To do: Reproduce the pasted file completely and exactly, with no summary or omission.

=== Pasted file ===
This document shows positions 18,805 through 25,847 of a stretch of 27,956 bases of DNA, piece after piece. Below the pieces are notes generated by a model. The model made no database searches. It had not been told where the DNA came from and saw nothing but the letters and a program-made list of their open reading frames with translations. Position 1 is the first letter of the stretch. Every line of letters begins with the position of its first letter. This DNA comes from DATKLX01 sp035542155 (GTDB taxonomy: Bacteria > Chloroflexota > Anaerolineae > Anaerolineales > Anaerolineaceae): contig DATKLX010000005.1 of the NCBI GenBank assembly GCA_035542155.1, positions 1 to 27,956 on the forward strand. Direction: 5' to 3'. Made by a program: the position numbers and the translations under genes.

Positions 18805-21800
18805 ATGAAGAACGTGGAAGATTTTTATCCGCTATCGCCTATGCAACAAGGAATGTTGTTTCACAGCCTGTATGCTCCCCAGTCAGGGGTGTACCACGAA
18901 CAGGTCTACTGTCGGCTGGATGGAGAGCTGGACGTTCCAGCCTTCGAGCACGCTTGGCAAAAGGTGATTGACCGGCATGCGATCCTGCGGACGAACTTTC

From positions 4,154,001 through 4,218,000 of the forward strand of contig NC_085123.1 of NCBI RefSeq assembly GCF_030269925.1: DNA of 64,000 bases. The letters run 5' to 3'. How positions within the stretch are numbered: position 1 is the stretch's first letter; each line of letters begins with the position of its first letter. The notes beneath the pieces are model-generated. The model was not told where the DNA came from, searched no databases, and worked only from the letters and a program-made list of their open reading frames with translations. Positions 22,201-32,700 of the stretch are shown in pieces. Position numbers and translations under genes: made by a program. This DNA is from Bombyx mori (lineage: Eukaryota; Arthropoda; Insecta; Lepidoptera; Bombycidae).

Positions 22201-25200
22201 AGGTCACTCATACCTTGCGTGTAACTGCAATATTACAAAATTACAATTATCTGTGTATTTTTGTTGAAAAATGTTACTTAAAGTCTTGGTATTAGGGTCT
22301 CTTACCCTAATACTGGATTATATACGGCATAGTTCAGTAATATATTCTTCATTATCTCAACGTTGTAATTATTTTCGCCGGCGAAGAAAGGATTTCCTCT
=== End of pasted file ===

This document shows positions 18,805 through 25,847 of a stretch of 27,956 bases of DNA, piece after piece. Below the pieces are notes generated by a model. The model made no database searches. It had not been told where the DNA came from and saw nothing but the letters and a program-made list of their open reading frames with translations. Position 1 is the first letter of the stretch. Every line of letters begins with the position of its first letter. This DNA comes from DATKLX01 sp035542155 (GTDB taxonomy: Bacteria > Chloroflexota > Anaerolineae > Anaerolineales > Anaerolineaceae): contig DATKLX010000005.1 of the NCBI GenBank assembly GCA_035542155.1, positions 1 to 27,956 on the forward strand. Direction: 5' to 3'. Made by a program: the position numbers and the translations under genes.

Positions 18805-21800
18805 ATGAAGAACGTGGAAGATTTTTATCCGCTATCGCCTATGCAACAAGGAATGTTGTTTCACAGCCTGTATGCTCCCCAGTCAGGGGTGTACCACGAA
18901 CAGGTCTACTGTCGGCTGGATGGAGAGCTGGACGTTCCAGCCTTCGAGCACGCTTGGCAAAAGGTGATTGACCGGCATGCGATCCTGCGGACGAACTTTC

From positions 4,154,001 through 4,218,000 of the forward strand of contig NC_085123.1 of NCBI RefSeq assembly GCF_030269925.1: DNA of 64,000 bases. The letters run 5' to 3'. How positions within the stretch are numbered: position 1 is the stretch's first letter; each line of letters begins with the position of its first letter. The notes beneath the pieces are model-generated. The model was not told where the DNA came from, searched no databases, and worked only from the letters and a program-made list of their open reading frames with translations. Positions 22,201-32,700 of the stretch are shown in pieces. Position numbers and translations under genes: made by a program. This DNA is from Bombyx mori (lineage: Eukaryota; Arthropoda; Insecta; Lepidoptera; Bombycidae).

Positions 22201-25200
22201 AGGTCACTCATACCTTGCGTGTAACTGCAATATTACAAAATTACAATTATCTGTGTATTTTTGTTGAAAAATGTTACTTAAAGTCTTGGTATTAGGGTCT
22301 CTTACCCTAATACTGGATTATATACGGCATAGTTCAGTAATATATTCTTCATTATCTCAACGTTGTAATTATTTTCGCCGGCGAAGAAAGGATTTCCTCT